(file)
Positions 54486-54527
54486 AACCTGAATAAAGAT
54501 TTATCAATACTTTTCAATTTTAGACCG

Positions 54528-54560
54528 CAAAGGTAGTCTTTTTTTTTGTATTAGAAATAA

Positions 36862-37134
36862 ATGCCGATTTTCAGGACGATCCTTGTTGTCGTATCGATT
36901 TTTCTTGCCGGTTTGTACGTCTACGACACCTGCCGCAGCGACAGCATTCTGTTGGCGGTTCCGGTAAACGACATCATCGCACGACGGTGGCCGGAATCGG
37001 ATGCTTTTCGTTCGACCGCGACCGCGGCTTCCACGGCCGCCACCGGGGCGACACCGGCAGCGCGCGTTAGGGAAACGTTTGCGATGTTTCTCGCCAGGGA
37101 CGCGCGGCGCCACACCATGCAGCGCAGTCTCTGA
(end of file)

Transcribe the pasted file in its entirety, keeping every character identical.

Positions 54486-54527
54486 AACCTGAATAAAGAT
54501 TTATCAATACTTTTCAATTTTAGACCG

Positions 54528-54560
54528 CAAAGGTAGTCTTTTTTTTTGTATTAGAAATAA

Positions 36862-37134
36862 ATGCCGATTTTCAGGACGATCCTTGTTGTCGTATCGATT
36901 TTTCTTGCCGGTTTGTACGTCTACGACACCTGCCGCAGCGACAGCATTCTGTTGGCGGTTCCGGTAAACGACATCATCGCACGACGGTGGCCGGAATCGG
37001 ATGCTTTTCGTTCGACCGCGACCGCGGCTTCCACGGCCGCCACCGGGGCGACACCGGCAGCGCGCGTTAGGGAAACGTTTGCGATGTTTCTCGCCAGGGA
37101 CGCGCGGCGCCACACCATGCAGCGCAGTCTCTGA